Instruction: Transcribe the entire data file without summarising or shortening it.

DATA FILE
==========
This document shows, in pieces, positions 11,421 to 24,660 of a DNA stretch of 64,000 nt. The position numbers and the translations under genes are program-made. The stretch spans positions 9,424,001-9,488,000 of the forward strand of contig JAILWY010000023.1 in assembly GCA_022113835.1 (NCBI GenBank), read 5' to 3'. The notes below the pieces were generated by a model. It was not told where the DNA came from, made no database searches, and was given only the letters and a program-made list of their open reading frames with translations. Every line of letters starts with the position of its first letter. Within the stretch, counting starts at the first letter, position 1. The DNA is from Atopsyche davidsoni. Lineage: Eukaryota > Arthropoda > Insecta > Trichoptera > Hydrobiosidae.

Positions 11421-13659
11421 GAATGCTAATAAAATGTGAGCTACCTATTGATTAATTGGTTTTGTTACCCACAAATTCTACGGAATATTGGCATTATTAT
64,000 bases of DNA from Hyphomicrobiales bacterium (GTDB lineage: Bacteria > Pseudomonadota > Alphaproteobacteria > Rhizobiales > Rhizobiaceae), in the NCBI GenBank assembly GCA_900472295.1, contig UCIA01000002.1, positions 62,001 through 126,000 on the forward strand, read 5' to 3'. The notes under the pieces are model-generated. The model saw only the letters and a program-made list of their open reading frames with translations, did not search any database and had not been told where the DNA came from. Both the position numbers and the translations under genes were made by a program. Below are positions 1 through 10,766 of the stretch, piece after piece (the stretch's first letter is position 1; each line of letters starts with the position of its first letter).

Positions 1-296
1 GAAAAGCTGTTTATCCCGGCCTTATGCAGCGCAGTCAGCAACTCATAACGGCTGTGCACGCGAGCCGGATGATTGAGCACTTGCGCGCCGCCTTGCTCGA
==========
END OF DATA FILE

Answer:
This document shows, in pieces, positions 11,421 to 24,660 of a DNA stretch of 64,000 nt. The position numbers and the translations under genes are program-made. The stretch spans positions 9,424,001-9,488,000 of the forward strand of contig JAILWY010000023.1 in assembly GCA_022113835.1 (NCBI GenBank), read 5' to 3'. The notes below the pieces were generated by a model. It was not told where the DNA came from, made no database searches, and was given only the letters and a program-made list of their open reading frames with translations. Every line of letters starts with the position of its first letter. Within the stretch, counting starts at the first letter, position 1. The DNA is from Atopsyche davidsoni. Lineage: Eukaryota > Arthropoda > Insecta > Trichoptera > Hydrobiosidae.

Positions 11421-13659
11421 GAATGCTAATAAAATGTGAGCTACCTATTGATTAATTGGTTTTGTTACCCACAAATTCTACGGAATATTGGCATTATTAT
64,000 bases of DNA from Hyphomicrobiales bacterium (GTDB lineage: Bacteria > Pseudomonadota > Alphaproteobacteria > Rhizobiales > Rhizobiaceae), in the NCBI GenBank assembly GCA_900472295.1, contig UCIA01000002.1, positions 62,001 through 126,000 on the forward strand, read 5' to 3'. The notes under the pieces are model-generated. The model saw only the letters and a program-made list of their open reading frames with translations, did not search any database and had not been told where the DNA came from. Both the position numbers and the translations under genes were made by a program. Below are positions 1 through 10,766 of the stretch, piece after piece (the stretch's first letter is position 1; each line of letters starts with the position of its first letter).

Positions 1-296
1 GAAAAGCTGTTTATCCCGGCCTTATGCAGCGCAGTCAGCAACTCATAACGGCTGTGCACGCGAGCCGGATGATTGAGCACTTGCGCGCCGCCTTGCTCGA